Historians remind us that gutter politics is nothing new in America, but never has a nominee from one of the major parties publicly raced to the sewers of politics as Donald Trump has in recent days.
Reeling from scandal and Republican mutiny caused by his own words in a crude, sexually abusive piece of video unearthed by The Washington Post, Trump set the table for the debate by trotting out for the cameras four of the Clintons' perennial accusers and their accusations that have gone unsubstantiated for decades. Steven Bannon, CEO of the Trump campaign and the former chairman of the right-wing tabloid Breitbart News, wore a green hunting jacket as he watched from the back, grinning.
This was the fitting preface for what has to be the lowest, most demoralizing of presidential debates. Fortunately or unfortunately, it was not a debate likely to change minds.
Hillary Clinton’s job in the debate was to follow an ancient rule of war and politics: Never interfere with the enemy in the process of destroying himself. She did an adequate, not masterful job under the most trying of circumstances.
Trump’s was first not to dissemble into a snarling bully and then to make the debate about Hillary Clinton. Voters will judge his success, but he was relentless and focused in his attacks.
If there was a moment that typified the night, I would nominate Trump saying of Clinton, “She has tremendous hate in her heart.”
Who would say such a thing in a presidential debate? How could Clinton respond? How can anything in a presidential campaign retain dignity in the shadow of Trump?
Yet by constantly repeating that Clinton was all talk and no action, Trump probably cued some viewers to hear her informed and detailed answers as just political yada-yada. She was damned if she did, damned if she didn’t.
The audience questions were generic, but the moderators did try to get direct answers on the toughest issues.
“That is sexual assault. You bragged that you committed sexual assault,” moderator Anderson Cooper said to Trump, referring to the “Access Hollywood” tape.
“I didn’t say that at all. I don’t think you understood what was said. This was locker-room talk,” Trump responded. “Certainly I’m not proud of it. But this is locker room talk.”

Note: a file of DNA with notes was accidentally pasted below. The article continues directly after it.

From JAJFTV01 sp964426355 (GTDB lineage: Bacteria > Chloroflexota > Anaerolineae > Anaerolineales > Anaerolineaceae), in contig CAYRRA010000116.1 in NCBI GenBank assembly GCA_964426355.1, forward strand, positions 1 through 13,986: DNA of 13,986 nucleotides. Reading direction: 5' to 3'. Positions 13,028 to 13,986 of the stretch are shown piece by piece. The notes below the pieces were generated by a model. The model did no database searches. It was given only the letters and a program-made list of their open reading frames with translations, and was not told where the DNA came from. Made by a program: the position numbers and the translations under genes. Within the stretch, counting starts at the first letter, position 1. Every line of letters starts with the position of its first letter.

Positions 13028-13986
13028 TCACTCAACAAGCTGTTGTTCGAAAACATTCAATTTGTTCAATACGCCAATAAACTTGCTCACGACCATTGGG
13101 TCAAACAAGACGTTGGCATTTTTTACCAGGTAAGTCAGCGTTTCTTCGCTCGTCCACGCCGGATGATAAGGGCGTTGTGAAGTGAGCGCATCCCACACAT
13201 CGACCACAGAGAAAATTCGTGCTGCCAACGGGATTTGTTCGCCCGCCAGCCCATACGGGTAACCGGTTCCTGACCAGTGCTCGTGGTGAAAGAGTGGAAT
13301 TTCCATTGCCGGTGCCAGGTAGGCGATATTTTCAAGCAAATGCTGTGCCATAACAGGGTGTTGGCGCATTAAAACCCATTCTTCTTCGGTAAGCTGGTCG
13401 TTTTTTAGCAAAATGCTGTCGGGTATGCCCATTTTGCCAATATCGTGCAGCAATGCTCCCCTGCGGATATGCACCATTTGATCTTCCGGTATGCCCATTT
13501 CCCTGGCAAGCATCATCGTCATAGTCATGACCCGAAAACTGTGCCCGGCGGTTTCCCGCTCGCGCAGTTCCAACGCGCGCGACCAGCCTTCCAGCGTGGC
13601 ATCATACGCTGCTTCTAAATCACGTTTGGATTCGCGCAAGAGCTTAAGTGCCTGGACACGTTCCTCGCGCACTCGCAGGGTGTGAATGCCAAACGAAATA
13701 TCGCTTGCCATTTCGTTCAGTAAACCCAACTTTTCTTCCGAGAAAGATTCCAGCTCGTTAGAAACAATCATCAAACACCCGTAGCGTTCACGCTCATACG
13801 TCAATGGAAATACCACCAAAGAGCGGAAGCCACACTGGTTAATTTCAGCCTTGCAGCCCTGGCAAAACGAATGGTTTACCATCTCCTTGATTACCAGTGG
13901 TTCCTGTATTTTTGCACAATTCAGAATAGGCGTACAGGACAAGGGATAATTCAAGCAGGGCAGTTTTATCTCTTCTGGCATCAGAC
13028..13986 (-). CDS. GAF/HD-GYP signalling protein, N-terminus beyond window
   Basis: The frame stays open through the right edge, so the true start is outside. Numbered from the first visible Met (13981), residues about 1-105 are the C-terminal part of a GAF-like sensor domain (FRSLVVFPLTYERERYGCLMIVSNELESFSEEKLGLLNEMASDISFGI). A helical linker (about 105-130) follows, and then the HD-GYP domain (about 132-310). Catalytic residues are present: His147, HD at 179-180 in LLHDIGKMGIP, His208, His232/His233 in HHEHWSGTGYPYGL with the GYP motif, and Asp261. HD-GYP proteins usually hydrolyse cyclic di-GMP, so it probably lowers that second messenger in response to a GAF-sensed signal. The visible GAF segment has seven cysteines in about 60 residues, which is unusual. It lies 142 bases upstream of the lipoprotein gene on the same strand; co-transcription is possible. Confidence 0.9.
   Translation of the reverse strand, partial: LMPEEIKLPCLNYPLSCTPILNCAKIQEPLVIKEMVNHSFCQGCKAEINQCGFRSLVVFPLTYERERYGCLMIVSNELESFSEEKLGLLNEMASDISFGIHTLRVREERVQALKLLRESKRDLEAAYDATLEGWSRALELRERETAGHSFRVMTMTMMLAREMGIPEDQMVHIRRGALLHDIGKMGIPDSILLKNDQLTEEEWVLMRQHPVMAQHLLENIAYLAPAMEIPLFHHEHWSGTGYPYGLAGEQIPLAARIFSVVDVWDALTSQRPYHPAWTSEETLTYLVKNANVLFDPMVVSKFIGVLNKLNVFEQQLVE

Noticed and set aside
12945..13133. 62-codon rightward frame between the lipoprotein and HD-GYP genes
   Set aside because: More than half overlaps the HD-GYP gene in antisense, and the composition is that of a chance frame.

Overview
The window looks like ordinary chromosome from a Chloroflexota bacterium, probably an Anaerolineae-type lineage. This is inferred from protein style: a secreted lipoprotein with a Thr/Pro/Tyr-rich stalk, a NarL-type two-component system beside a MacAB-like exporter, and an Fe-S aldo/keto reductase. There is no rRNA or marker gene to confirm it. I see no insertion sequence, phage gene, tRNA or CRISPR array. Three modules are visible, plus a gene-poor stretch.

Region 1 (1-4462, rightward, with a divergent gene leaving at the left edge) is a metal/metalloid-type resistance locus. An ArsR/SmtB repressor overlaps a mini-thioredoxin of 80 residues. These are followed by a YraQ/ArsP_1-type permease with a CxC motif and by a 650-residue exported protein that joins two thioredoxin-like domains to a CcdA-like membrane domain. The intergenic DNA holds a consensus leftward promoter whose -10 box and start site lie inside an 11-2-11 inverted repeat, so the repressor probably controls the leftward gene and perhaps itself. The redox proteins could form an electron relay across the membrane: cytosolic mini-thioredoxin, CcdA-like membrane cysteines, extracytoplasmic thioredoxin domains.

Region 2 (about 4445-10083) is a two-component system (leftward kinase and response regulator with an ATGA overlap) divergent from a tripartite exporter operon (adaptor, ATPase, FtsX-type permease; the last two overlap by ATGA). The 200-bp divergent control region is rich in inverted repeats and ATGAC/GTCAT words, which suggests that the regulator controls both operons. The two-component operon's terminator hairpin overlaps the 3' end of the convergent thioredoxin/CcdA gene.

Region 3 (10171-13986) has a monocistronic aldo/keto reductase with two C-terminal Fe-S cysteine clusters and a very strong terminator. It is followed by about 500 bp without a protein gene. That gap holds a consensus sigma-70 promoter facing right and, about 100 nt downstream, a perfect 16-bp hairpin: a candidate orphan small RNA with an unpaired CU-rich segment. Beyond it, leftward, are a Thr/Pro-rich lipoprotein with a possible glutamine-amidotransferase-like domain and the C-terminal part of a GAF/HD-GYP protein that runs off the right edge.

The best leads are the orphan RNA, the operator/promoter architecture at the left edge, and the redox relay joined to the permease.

“I’m very embarrassed by it. I hate it. It’s locker room talk,” Trump said later, before an instant pivot. “I will knock the hell out of ISIS.”
Clinton said she has had deep disagreements with past Republican nominees. “I never questioned their fitness to serve. Donald Trump is different,” she said. “What we all saw and heard on Friday was Donald talking about women, what he thinks about women, what he does to women, and he has said that the video doesn’t represent who he is…It represents exactly who he is.”
“It’s just awfully good that someone with the temperament of Donald Trump is not in charge of the law in our country,” Clinton said later.
“Because you’d be in jail,” Trump shot back.
“I didn’t think I’d say this, but I’m going to say this, and I hate to say it, but if I win, I am going to instruct my attorney general to get a special prosecutor to look into your situation,” Trump said at one point. “There’s never been anything like it. And we’re going to get a special prosecutor.”
And so it went. There was seemingly nothing Trump wouldn’t try. And Clinton was unable to pierce his bravado and throw him off his strange balance.
Democrats were surely hoping for a forensic nail in the coffin — the zinger, the shaming locution that would put Trump in the ground for good. It didn’t come because that is the stuff of Hollywood and scripted reality television.
Republicans hoped Trump would staunch some bleeding. He may have in some quarters of the GOP and his loyal base.
This debate was just one wave in the churned up ocean of the huge Trump scandal and the mass defection of Republicans from his ticket. It is the voters’ cruel fate that there is one more to go.